**R on The broken bridge between biologists and statisticians**, and kindly contributed to R-bloggers)

One of the easiest tasks in R is to get correlations between each pair of variables in a dataset. As an example, let’s take the first four columns in the ‘mtcars’ dataset, that is available within R. Getting the variances-covariances and the correlations is straightforward.

```
data(mtcars)
matr <- mtcars[,1:4]
#Covariances
cov(matr)
```

```
## mpg cyl disp hp
## mpg 36.324103 -9.172379 -633.0972 -320.7321
## cyl -9.172379 3.189516 199.6603 101.9315
## disp -633.097208 199.660282 15360.7998 6721.1587
## hp -320.732056 101.931452 6721.1587 4700.8669
```

```
#Correlations
cor(matr)
```

```
## mpg cyl disp hp
## mpg 1.0000000 -0.8521620 -0.8475514 -0.7761684
## cyl -0.8521620 1.0000000 0.9020329 0.8324475
## disp -0.8475514 0.9020329 1.0000000 0.7909486
## hp -0.7761684 0.8324475 0.7909486 1.0000000
```

It’s really a piece of cake! Unfortunately, a few days ago I had a covariance matrix without the original dataset and I wanted the corresponding correlation matrix. Although this is an easy task as well, at first I was stuck, because I could not find an immediate solution… So I started wondering how I could make it.

Indeed, having the two variables X and Y, their covariance is:

\[cov(X, Y) = \sum\limits_{i=1}^{n} {(X_i – \hat{X})(Y_i – \hat{Y})}\]

where \(\hat{Y}\) and \(\hat{X}\) are the means for each variable. The correlation is:

\[cor(X, Y) = \frac{cov(X, Y)}{\sigma_x \sigma_y} \]

where \(\sigma_x\) and \(\sigma_y\) are the standard deviations for X and Y.

The opposite relationship is clear:

\[ cov(X, Y) = cor(X, Y) \sigma_x \sigma_y\]

Therefore, converting from covariance to correlation is pretty easy. For example, take the covariance between ‘cyl’ and ‘mpg’ above (-9.172379), the correlation is:

`-633.097208 / (sqrt(36.324103) * sqrt(15360.7998))`

`## [1] -0.8475514`

On the reverse, if we have the correlation (-0.8521620), the covariance is

`-0.8475514 * sqrt(36.324103) * sqrt(15360.7998)`

`## [1] -633.0972`

My covariance matrix was pretty large, so I started wondering how I could perform this task altogether. What I had to do was to take each element in the covariance matrix and divide it by the square root of the diagonal elements in the same column and in the same row (see below).

This is easily done by matrix multiplication. I need a square matrix where the standard deviations for each variable are repeated along the rows:

```
V <- cov(matr)
SM1 <- matrix(rep(sqrt(diag(V)), 4), 4, 4)
SM1
```

```
## [,1] [,2] [,3] [,4]
## [1,] 6.026948 6.026948 6.026948 6.026948
## [2,] 1.785922 1.785922 1.785922 1.785922
## [3,] 123.938694 123.938694 123.938694 123.938694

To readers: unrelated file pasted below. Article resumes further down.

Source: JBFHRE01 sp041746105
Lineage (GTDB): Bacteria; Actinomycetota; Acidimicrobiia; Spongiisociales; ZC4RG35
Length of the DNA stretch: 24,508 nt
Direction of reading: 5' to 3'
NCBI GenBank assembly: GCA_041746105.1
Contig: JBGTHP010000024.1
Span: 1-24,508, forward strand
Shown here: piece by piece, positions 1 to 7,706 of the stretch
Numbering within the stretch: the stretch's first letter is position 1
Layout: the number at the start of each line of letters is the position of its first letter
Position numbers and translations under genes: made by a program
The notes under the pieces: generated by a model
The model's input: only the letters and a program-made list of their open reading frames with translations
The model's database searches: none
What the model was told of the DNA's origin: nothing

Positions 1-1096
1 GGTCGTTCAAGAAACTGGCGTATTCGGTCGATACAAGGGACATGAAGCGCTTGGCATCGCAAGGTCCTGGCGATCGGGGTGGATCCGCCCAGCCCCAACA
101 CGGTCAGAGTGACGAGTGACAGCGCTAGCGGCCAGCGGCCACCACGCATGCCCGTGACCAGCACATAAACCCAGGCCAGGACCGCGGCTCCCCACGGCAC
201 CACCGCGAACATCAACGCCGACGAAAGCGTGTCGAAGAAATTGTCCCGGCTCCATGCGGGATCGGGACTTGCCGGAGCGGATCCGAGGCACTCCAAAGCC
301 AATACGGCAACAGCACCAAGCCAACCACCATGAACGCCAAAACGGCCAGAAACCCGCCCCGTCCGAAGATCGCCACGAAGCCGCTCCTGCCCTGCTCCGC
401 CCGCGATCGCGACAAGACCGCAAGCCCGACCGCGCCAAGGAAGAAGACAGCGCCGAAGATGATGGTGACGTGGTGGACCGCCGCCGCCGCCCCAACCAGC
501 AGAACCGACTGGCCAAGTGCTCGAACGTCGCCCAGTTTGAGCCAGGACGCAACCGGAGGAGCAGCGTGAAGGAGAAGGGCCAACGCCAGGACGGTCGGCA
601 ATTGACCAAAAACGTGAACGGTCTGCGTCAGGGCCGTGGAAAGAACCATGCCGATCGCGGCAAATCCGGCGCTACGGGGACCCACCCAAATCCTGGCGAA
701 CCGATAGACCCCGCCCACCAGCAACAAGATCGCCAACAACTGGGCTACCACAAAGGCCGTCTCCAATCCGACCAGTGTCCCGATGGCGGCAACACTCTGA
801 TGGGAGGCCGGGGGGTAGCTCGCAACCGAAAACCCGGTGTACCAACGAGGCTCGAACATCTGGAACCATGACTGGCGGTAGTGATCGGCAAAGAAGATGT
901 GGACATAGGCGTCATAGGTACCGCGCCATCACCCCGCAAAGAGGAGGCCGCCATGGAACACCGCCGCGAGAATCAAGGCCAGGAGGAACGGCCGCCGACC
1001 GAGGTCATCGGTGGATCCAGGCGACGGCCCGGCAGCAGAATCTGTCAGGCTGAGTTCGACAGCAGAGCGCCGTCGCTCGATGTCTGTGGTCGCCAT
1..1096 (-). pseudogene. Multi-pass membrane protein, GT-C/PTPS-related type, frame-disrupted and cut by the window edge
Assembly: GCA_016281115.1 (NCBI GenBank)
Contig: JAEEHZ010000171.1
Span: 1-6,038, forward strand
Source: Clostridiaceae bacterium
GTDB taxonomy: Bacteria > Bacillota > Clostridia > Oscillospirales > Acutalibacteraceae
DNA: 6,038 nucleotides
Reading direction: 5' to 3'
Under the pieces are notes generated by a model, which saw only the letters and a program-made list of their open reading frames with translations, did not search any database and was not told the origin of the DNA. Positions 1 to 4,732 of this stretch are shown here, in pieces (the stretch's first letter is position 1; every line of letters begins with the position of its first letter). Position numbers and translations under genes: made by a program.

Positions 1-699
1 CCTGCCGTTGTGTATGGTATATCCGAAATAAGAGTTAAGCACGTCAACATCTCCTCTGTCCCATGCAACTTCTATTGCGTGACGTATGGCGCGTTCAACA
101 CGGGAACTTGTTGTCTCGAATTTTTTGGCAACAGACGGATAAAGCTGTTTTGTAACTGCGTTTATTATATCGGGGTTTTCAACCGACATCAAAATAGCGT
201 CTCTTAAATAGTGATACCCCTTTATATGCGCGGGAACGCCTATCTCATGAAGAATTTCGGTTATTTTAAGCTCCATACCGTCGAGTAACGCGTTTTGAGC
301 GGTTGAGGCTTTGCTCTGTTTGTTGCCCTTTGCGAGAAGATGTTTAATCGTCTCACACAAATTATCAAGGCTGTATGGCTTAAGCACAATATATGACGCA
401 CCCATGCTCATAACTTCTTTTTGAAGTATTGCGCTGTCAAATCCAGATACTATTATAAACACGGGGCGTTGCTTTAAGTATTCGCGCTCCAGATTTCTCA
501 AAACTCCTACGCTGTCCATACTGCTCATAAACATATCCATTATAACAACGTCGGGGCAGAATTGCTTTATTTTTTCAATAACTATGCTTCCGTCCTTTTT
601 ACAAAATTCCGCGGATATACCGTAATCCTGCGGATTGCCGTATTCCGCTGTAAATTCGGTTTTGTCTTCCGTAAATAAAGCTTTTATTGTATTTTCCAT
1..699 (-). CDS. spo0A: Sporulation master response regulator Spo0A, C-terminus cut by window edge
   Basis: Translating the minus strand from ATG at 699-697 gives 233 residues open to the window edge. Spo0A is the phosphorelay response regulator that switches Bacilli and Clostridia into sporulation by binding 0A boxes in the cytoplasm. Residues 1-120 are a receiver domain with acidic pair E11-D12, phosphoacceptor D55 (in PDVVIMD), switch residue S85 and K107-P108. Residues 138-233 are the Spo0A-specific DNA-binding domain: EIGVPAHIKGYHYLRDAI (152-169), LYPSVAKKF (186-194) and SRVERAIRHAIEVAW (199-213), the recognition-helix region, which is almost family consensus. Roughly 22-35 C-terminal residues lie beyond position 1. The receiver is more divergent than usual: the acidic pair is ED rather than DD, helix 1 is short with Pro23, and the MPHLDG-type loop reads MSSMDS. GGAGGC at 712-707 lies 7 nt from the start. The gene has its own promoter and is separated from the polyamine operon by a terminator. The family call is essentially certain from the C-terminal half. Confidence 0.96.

## [4,] 68.562868 68.562868 68.562868 68.562868
```

and another one where they are repeated along the columns

`SM2 <- matrix(rep(sqrt(diag(V)), each = 4), 4, 4)`

Now I can take my covariance matrix (V) and simply multiply these three matrices as follows:

`V * 1/SM1 * 1/SM2`

```
## mpg cyl disp hp
## mpg 1.0000000 -0.8521620 -0.8475514 -0.7761684
## cyl -0.8521620 1.0000000 0.9020329 0.8324475
## disp -0.8475514 0.9020329 1.0000000 0.7909486
## hp -0.7761684 0.8324475 0.7909486 1.0000000
```

Indeed, there is not even the need to use ‘rep’ when we create SM1, as R will recycle the elements as needed.

Going from correlation to covariance can be done similarly:

```
R <- cor(matr)
R / (1/SM1 * 1/SM2)
```

```
## mpg cyl disp hp
## mpg 36.324103 -9.172379 -633.0972 -320.7321
## cyl -9.172379 3.189516 199.6603 101.9315
## disp -633.097208 199.660282 15360.7998 6721.1587
## hp -320.732056 101.931452 6721.1587 4700.8669
```

This is an easy task, but it got me stuck for a few minutes…

Lately, I finally discovered that there is (at least) one function in R taking care of the above task; it is the ‘cov2cor()’ function in the ‘nlme’ package.

```
library(nlme)
cov2cor(V)
```

```
## mpg cyl disp hp
## mpg 1.0000000 -0.8521620 -0.8475514 -0.7761684
## cyl -0.8521620 1.0000000 0.9020329 0.8324475
## disp -0.8475514 0.9020329 1.0000000 0.7909486
## hp -0.7761684 0.8324475 0.7909486 1.0000000
```

It is really easy to get drown in a glass of water!

**leave a comment**for the author, please follow the link and comment on their blog:

**R on The broken bridge between biologists and statisticians**.

R-bloggers.com offers

**daily e-mail updates**about R news and tutorials on topics such as: Data science, Big Data, R jobs, visualization (ggplot2, Boxplots, maps, animation), programming (RStudio, Sweave, LaTeX, SQL, Eclipse, git, hadoop, Web Scraping) statistics (regression, PCA, time series, trading) and more...